BILOWZ ASSOCIATES INC. is an award winning landscape architectural design firm with a proven philosophy: "Creating Design with Harmony & Balance."
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Tuesday, January 14, 2014
The Grand Apricot
Today’s quick tip for our favorite fruit and veggie picks - the apricot. If you plan on planting any fruit trees come spring, you should be placing your orders now for bare root liners. Always use reputable nurseries that supply the commercial growers.
A few things to consider:
Order unique varieties; the not so common ones.
Look for disease resistant varieties as well as those with exceptional flavor. But when it comes to fruit trees or anything you order for your produce garden, a lot of the choice becomes personal.
What purpose(s) will you grow the fruit for? Will it be pies or preserves; fresh or frozen…the nurseries can help you define the best choice.
So above is our favorite - Hargrande, though it's not the prettiest of the apricots. It is more yellow with a slight blush but its flavor is exceptional and if you can find the liners, it's definitely worth the try. Plus it is winter hardy Zone 5.
Why choose apricots? If you live local, the cost of apricots at a farmers market can be quite dear. Plus this fruit moves quickly when it comes into season. It’s a short-lived moment, making apricots a first choice for your fruit tree liners.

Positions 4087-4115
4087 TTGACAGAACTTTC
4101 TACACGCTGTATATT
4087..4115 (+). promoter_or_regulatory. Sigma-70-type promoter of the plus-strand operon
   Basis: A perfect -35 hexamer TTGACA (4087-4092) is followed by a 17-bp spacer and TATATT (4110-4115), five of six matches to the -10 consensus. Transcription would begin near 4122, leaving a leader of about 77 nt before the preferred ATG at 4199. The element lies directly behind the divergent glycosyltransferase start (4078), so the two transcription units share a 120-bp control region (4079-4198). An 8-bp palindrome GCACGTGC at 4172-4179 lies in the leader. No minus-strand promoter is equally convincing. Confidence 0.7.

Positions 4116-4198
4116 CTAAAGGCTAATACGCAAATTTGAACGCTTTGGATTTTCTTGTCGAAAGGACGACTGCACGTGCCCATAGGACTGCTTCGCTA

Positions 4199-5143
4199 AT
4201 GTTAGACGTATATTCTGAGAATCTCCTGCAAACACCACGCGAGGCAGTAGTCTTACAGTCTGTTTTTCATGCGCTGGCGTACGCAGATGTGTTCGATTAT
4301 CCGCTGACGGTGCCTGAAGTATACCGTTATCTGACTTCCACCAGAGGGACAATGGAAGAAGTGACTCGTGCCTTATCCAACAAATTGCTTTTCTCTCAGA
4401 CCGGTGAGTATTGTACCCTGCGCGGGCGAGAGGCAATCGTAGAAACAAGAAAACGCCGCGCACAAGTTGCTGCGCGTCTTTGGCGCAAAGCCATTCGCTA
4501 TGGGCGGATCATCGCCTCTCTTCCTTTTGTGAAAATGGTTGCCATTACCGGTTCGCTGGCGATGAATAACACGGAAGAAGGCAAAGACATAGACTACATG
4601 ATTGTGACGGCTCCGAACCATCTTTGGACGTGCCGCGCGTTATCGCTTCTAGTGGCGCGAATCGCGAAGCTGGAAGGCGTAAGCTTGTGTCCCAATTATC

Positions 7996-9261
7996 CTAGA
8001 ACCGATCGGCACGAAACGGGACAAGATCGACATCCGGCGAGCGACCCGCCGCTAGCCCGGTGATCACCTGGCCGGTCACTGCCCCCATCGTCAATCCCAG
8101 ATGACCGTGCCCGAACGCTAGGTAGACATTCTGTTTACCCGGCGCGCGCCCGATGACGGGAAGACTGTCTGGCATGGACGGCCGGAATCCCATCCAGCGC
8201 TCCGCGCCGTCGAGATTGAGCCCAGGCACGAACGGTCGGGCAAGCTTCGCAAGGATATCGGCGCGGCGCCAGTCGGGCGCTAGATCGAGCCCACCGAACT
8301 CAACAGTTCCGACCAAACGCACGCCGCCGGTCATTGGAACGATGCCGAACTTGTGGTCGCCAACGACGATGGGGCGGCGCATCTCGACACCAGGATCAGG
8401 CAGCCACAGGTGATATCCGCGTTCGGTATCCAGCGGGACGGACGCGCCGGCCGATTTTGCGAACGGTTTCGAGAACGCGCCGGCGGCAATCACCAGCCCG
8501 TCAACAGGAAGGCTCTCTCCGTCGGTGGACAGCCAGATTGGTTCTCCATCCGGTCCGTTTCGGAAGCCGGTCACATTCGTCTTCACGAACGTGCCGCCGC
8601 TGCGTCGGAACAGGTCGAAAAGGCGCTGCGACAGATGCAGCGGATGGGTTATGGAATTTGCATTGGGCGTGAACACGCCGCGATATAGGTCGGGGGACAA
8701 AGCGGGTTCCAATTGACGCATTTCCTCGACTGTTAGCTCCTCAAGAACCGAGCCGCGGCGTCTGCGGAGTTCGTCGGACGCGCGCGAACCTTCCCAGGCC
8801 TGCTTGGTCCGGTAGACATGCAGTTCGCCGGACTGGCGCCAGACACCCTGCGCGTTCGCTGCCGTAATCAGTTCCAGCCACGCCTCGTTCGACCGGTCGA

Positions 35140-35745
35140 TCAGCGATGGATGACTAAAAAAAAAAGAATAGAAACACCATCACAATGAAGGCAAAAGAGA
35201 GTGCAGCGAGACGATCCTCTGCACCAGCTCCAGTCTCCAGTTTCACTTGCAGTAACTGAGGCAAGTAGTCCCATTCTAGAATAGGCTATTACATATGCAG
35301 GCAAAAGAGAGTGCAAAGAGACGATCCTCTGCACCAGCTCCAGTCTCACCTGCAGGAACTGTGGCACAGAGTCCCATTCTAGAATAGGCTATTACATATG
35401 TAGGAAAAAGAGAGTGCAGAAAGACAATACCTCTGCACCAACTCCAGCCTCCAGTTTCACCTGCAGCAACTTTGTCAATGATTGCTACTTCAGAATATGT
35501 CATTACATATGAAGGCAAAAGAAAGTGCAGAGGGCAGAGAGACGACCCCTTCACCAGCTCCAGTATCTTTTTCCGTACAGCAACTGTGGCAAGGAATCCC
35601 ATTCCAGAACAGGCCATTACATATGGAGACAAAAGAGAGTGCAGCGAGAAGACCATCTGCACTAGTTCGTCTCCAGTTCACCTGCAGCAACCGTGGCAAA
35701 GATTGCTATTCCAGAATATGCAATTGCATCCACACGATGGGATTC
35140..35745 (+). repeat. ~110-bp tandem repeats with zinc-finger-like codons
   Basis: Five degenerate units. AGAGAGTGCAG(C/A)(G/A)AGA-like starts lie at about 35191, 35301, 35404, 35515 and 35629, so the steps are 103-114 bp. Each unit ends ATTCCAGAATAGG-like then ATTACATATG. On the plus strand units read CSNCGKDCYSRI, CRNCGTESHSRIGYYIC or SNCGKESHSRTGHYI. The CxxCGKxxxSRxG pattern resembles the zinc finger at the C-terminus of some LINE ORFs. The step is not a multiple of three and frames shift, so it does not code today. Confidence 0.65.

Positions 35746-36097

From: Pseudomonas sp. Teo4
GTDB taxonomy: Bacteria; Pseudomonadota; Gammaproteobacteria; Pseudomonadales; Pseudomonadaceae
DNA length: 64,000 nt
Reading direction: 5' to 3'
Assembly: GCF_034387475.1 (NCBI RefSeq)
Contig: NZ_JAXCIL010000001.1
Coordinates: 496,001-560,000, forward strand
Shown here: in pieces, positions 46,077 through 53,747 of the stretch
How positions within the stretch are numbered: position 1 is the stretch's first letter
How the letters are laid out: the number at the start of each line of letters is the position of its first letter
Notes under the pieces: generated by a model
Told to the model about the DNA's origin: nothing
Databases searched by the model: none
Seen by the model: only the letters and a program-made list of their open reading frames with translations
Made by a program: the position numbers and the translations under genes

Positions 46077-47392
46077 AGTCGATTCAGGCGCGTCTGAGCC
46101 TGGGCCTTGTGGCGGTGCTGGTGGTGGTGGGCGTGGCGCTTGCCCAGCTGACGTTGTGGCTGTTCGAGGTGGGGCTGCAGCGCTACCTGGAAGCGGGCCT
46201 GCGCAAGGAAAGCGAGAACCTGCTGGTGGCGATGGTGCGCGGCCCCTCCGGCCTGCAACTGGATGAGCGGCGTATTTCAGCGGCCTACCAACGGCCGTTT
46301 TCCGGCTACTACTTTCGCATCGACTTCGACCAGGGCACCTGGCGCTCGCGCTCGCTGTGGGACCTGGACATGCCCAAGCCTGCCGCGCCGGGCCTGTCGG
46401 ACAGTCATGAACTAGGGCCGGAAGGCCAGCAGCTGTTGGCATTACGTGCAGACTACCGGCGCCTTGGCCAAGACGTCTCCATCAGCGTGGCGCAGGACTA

You might be hard pressed to find this variety until next year but still place your order. When the variety is available, you can get growing with this grand apricot. Our choice of nurseries, +Adams County Nursery is all sold out until 2015.
One note when you do plant your apricots, do not plant in a frost pocket. Because apricots are one of the first fruits to ripen, it is also one of the first to blossom. Hence, you want to protect its early flowering buds in the spring.
So it’s a wrap on this grand apricot with an excerpt from Michael Pollan’s book, ‘In Defense of Food.’ “American farmers produced 600 more calories per person per day in 2000 than they did in 1980. But some calories got cheaper than others: Since 1980, the price of sweeteners and added fats (most of them derived, respectively, from subsidized corn and subsidized soybeans), dropped 20 percent, while the price of fresh fruits and vegetables increased by 40 percent.” Something to think about as you plan your produce garden this year.
© Apricot Images by Ann Bilowz
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© 2009 Ann St. Jean-Bilowz/Bilowz Associates Inc. (including all photographs, unless otherwise noted in Annie's Gardening Corner are the property of Bilowz Associates Inc. and shall not be reproduced in any manner nor are they to be assigned to any third party without the expressed written permission and consent of Bilowz Associates Inc.)